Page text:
Though the month is nearly over, many freelancers and small businesspeople are still waiting for the "November aid" promised by the German government.
The latest aid programme is intended to alleviate economic hardship caused by the second corona lockdown. But the patience of many businesspeople is being tested. Some are toying with the idea of giving up for good.
"It's really hard. In the spring we had the feeling that we could get by. The fasttrack aid from the IBB gave us the feeling that the state was helping you. Now everything is very worrying," says Anna Arndt, proprietor of the BeautySpa cosmetic salon at the Weinmeister Hotel in Mitte.
Only very recently was Arndt able to submit her application for the latest support for her firm through her tax consultant. She expects the processing to take at least three weeks. And she had to overcome plenty of bureaucratic hurdles. Although the Berlin Chamber of Industry and Commerce has been keeping businesses informed about the situation, many uncertainties remain.
The reason for problems this time is that the aid is coming from the federal government and not from the state of Berlin and its investment bank, Investitionsbank Berlin Brandenburg (IBB). The IBB is nevertheless working round the clock to support companies.
IBB managing director Jürgen Allerkamp, told the Berliner Zeitung: "IBB staff have been working on corona aid intensively for nine months. We now have 11 different programmes, some of them in their third round. So we know how important this support is for the companies affected by the partial lockdown. We're confident that the federal government will provide the legal and technical framework for processing the November aid."
Now companies are hoping clarification will come after chancellor Angela Merkel's meeting with Germany's 16 state premiers on Wednesday, where, among other things, "compensation payments" for companies will be on the agenda. "Solo self-employed" people can already apply for up to €5,000. For small firms, an amount of €10,000 is being discussed.
Sole traders, freelancers and small companies can already apply for the federal government's Überbrückungshilfen II (bridge aid) programme. These are the ongoing subsidies for the months September through December, which can be applied for via a tax consultant at www.uebrueckungshilfe-unternehmen.de.
When it comes to Novemberhilfe ("November aid") - an additional programme specifically designed to help businesses directly affected by the November lockdown - the federal government and the Länder (states) have yet to clarify all the details. The IBB has not yet been commissioned by the Senat (Berlin's state government) to implement this programme. The IBB is already implementing the federal Überbrückungshilfe II, so it is likely that the IBB will also handle the November aid programme. The IBB examines applications submitted by the tax consultants before transferring the funds.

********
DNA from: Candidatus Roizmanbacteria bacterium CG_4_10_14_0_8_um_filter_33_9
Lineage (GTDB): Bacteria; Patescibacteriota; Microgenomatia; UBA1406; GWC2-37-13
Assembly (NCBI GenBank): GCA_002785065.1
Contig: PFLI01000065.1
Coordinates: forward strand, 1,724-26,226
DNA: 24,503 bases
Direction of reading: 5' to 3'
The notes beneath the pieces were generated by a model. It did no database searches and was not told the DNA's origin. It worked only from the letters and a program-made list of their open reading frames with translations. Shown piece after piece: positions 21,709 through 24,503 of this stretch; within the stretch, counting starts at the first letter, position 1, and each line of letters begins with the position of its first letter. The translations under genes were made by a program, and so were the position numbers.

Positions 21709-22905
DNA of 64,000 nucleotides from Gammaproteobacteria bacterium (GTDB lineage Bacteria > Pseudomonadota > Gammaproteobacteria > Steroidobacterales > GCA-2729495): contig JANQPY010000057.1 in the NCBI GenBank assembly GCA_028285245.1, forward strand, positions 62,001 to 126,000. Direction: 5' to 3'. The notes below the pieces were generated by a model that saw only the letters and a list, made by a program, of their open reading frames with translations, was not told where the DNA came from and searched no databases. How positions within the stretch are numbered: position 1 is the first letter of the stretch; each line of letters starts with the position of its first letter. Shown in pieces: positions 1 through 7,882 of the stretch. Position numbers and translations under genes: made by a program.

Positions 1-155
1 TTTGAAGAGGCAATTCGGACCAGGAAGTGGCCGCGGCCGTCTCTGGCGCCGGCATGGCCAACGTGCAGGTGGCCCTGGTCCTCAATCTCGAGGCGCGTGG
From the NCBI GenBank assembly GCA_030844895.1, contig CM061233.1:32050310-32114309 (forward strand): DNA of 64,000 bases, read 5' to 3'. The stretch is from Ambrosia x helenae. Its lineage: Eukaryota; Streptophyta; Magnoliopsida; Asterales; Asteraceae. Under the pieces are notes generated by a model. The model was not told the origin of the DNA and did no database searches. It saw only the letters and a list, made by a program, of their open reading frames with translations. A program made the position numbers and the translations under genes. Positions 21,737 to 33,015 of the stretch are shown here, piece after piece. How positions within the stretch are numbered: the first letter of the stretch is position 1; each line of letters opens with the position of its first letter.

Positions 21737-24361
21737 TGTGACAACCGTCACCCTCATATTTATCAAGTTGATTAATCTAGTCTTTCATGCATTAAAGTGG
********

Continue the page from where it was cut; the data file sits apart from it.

"Solo self-employed" people can apply without a tax consultant
Applications by "solo self-employed people" (such as freelancers) for up to €5,000 aid can be submitted without the help of a tax consultant but the applicant's identity must be confirmed via an Elster certificate (the technology used to submit online tax declarations) which has to be download onto their computers. Following a technical check, these payments are performed directly by the federal treasury, with no involvement by the federal states. Anyone who fails the technical check is, however, automatically referred to their respective state's authorising body. In Berlin this could be the IBB. Applications for higher amounts of Novemberhilfe must go through tax consultants using a platform operated by the Federal Ministry of Economics and Technology - and which is still having technical difficulties. Payments are supposed to begin in early December.
The IBB points out that applicants should avoid applying for multiple subsidies, or as the IBB puts it: "If you would like to take advantage of further funding measures to cushion your financial risk, you can do so. It is only important that individual expense items are not funded twice. When applying for other programmes, you should therefore ensure that there is no double funding. For example, emergency aid for bars and restaurants cannot be asked for if Überbrückungshilfe II has already been applied for or approved. Please indicate in the application whether you have already applied for or received small grants."
Anna Arndt of BeautySpa has only managed to get through the year so far by being extremely thrifty. Yet the cost and effort of the applications have been a heavy burden.
And she faces another problem: "We don't know if the Weinmeister Hotel, from whom we rent our space, will survive. If the hotel gives up, I'll have to fire my staff and close down the business." And due to Berlin's high rents, the businesswoman doesn't see continuing her business in another location.